Sunday, August 22, 2010

Light Gauge Metal Stud Bearing Walls in Type II FR Construction - Benefits and Challenges

Over the last few years, we have seen a significant increase of the construction of new buildings constructed with light gauge metal stud bearing walls.  Typically this form of construction has been limited to single family homes and low rise condominiums & apartment buildings (i.e. 3 to 4 story).  Note that this type of construction is typically limited to Residential Occupancies, where long spans do not exist and the interior walls are unlikely to move (as in an office building).

Originally these building employed plywood shear wall sheathing and plywood floor sheathing (i.e. Modified Type 3 Construction).  In 3 or 4 story condominiums, steel braced and moment frames have been more recently been used, in a variety of forms, to provide the lateral force resistance for the building, but still with plywood floor and roof diaphragms.

Reilly & Company has taken this technology to it's next level of Innovation, 5 stories of light gauge metal stud bearing walls in a 6 story Type II FR building (i.e. concrete over metal deck floors instead of plywood and totally non-combustible).  Compared to the Concrete and Conventional Steel normal options, this provided the Sustainable - Efficient - Cost Effective solution.

The advantages of this type of construction are as follows:
1.    The Building is typically lighter than a wood framed building;
2.    The metal studs stand straighter than wood studs;The metal studs install faster than wood studs and joists;
3.    Metal stud framers (typically dry wall installers) cost less than wood framers;
4.    The building is more fire resistant and less prone to mildew (or dryrot) as compared to wood framed buildings;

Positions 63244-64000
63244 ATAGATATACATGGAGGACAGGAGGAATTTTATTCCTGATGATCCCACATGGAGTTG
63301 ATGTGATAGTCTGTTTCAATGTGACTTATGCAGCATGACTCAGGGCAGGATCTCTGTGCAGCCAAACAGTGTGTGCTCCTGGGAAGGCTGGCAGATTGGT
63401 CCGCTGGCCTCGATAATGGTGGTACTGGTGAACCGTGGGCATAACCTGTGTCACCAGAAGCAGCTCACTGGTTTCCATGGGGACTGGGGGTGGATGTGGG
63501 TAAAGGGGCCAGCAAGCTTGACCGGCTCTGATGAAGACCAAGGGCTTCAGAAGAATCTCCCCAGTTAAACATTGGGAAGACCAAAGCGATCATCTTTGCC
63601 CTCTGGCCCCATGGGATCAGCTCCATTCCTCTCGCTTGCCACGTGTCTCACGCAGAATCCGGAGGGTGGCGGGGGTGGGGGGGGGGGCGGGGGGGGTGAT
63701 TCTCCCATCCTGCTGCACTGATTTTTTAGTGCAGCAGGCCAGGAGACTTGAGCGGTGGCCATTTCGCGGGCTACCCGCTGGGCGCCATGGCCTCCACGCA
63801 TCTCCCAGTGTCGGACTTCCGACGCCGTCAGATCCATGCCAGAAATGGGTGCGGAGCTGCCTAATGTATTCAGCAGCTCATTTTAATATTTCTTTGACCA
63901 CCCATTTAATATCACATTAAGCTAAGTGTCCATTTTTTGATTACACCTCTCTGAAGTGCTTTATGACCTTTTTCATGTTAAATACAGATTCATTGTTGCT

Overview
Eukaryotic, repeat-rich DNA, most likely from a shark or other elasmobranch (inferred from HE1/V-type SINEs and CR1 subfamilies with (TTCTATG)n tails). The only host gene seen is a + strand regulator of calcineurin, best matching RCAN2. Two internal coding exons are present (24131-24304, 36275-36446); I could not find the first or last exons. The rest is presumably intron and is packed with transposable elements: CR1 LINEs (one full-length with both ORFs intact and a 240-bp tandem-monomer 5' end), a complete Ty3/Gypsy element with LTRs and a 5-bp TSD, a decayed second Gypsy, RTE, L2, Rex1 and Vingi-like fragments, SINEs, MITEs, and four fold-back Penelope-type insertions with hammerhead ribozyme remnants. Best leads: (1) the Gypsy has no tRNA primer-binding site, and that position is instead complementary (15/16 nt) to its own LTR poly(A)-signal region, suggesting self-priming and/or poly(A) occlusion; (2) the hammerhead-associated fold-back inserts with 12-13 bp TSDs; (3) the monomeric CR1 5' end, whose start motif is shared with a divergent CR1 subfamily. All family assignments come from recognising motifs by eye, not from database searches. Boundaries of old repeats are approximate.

5.    With the use of open web light gauge metal joists, the installation of plumbing, electrical wiring and mechanical ducting is easy; and
6.    If compared to concrete or conventional steel frame construction (Type I or II),  light gauge metal studs with concrete/metal deck construction can be approx. 30% less in cost for the structure.

The dis-advantages of this type of construction are as follows:
A.    Attention to detail is paramount in the proper construction of light gauge metal stud bearing wall construction, because of the inherent weaknesses of the material:
a.   The open web light gauge metal joists need to be aligned so that the preset holes in the webs align;
b.   All floor joists must be placed directly above each bearing stud, since the top track has essentially no strength to support the weight of the joists;
c.   In addition to the blocking between the joists above the studs, it is advisable to install a vertical section of stud (squash block) above the top track screwed to the side of each joist, due to the potential of the joists to buckle at the stud support;
d.   The studs must firmly bear on the curved bend of the top and bottom tracks (i.e. the studs must be completed seated into the top and bottom tracks) so that the screws connecting the studs to the tracks do not fail under the vertical load and so the flanges of the tracks do not buckle under the load; and
e.   Plumbing, conduits or mechanical ducting should not be permitted within any stud bay (let alone cutting through a stud or top or bottom track).  This means that all plumbing, conduits and mechanical ducting should be installed in shafts located outside of the bearing walls.